Imagine a future where getting famous only depends on followers and celebrities thrive on online streaming video and receiving gifts from their patrons with a modicum of talent. You really don’t have to do that all, there’s already online communities where that happens. However, I’ve never seen it to the degree of the phenomenon in China where it is truly over the top.


In director Hao Wu’s documentary People’s Republic of Desire, we are introduce to a world on online video hosts. They are almost always online, receiving gifts of money from their followers. Their followers also have ranks by the level of gifts they make. The hosts are also ranked in tournaments with where you can vote through the online platform with your hard earned cash.

Obviously, the winner is always the platform itself. In this case, the documentary follows Shen Ma, a singer and Big Li, a comedian, trying to make it big in Think of YouTube where you’re always streaming and imagine a perpetual connection with Patreon where your followers are always sending you money.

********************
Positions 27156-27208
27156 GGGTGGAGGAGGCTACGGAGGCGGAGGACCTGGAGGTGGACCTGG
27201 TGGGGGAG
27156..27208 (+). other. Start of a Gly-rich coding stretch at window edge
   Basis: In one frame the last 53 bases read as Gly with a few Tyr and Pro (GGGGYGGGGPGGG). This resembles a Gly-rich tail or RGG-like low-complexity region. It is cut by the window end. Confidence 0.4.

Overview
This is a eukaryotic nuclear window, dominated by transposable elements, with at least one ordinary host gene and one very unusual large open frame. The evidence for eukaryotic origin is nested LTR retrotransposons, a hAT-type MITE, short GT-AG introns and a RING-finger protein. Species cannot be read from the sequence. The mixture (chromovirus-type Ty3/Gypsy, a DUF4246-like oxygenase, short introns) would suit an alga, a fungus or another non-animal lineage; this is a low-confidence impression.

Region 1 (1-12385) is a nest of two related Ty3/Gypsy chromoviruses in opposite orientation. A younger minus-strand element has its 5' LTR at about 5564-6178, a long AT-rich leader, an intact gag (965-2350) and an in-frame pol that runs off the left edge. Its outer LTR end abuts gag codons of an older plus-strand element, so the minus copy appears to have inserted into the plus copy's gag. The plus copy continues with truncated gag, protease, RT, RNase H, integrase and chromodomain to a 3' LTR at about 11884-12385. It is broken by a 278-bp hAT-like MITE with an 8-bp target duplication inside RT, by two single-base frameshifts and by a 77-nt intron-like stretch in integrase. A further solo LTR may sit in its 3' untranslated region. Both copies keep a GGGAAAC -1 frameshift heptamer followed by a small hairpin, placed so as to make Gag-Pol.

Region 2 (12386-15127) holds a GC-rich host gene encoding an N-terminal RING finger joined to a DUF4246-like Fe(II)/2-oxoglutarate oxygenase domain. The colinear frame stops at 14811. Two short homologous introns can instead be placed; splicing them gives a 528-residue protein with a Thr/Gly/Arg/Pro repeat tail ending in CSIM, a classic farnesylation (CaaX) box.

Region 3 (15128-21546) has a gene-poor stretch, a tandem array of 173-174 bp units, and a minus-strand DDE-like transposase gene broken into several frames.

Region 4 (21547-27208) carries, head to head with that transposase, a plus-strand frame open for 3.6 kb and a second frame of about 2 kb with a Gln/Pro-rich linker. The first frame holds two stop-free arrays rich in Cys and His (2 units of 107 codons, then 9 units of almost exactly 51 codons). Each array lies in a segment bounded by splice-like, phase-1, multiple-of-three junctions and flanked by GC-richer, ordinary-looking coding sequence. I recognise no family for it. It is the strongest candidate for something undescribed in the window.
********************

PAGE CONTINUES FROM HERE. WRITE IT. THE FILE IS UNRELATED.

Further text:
The way the film illustrates the interaction, using a stylized display with icons of diverse colors to show followers and high rank followers is very effective at communicating the level of constant interaction that happens between host and followers. In an almost sport-like fashion, the movie then shows the hosts as they rise in popularity, suffer through scandals, join online agencies that coach them to improve their presence and finally compete in a sort of ultimate match.

Recommended with reservations. There’s something inherently depressing about devoting yourself to collecting favours and gifts from strangers from just appearing online. In the end this documentary film might not have intended to feel like a warning, but while you easily feel sorry for the poor followers who use up their savings at least they are not the pseudo celebrities that waste their lives.

That will do for now.